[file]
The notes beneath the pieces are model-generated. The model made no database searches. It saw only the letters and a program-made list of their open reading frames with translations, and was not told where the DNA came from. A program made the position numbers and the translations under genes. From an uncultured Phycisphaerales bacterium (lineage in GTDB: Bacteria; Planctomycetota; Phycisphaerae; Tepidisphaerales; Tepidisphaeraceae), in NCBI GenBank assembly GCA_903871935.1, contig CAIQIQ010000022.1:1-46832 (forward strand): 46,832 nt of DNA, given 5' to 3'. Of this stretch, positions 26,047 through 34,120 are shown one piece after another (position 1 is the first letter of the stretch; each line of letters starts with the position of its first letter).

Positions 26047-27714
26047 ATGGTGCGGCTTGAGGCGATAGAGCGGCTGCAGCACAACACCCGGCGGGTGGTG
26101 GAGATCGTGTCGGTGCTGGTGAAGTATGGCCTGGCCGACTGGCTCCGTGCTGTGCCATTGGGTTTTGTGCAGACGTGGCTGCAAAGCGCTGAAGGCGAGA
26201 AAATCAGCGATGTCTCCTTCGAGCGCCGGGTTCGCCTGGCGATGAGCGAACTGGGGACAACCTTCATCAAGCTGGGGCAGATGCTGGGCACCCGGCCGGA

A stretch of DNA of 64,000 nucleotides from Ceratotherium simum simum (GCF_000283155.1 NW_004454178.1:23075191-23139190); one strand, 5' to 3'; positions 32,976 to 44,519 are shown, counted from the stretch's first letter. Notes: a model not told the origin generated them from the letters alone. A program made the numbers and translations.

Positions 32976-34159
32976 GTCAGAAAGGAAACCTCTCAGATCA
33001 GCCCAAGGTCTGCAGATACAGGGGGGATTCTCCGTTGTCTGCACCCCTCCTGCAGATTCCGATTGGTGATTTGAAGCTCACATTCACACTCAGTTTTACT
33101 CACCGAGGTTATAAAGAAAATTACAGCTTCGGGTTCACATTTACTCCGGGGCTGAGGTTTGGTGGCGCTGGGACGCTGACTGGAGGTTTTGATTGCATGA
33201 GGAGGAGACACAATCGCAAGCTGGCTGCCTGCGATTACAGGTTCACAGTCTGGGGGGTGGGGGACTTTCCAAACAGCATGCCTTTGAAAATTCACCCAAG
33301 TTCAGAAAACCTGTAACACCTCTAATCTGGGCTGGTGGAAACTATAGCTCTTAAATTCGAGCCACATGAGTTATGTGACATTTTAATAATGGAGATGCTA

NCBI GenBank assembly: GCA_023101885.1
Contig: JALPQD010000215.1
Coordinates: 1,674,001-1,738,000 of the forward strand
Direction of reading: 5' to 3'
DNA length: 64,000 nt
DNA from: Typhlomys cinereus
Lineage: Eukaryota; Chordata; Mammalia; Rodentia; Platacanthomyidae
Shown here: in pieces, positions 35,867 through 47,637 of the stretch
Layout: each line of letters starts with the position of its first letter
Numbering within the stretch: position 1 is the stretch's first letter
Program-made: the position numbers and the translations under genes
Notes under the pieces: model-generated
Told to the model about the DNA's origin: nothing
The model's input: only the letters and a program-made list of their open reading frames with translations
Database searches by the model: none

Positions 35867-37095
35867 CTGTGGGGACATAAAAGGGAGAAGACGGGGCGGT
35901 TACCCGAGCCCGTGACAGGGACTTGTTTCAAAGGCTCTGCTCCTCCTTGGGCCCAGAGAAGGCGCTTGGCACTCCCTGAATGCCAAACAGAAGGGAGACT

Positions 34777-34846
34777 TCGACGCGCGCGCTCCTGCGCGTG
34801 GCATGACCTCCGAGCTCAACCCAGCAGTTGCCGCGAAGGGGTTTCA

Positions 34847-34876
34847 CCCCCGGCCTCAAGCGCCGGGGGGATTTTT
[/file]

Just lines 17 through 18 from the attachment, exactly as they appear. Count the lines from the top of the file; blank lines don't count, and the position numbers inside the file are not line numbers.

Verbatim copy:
DNA length: 64,000 nt
DNA from: Typhlomys cinereus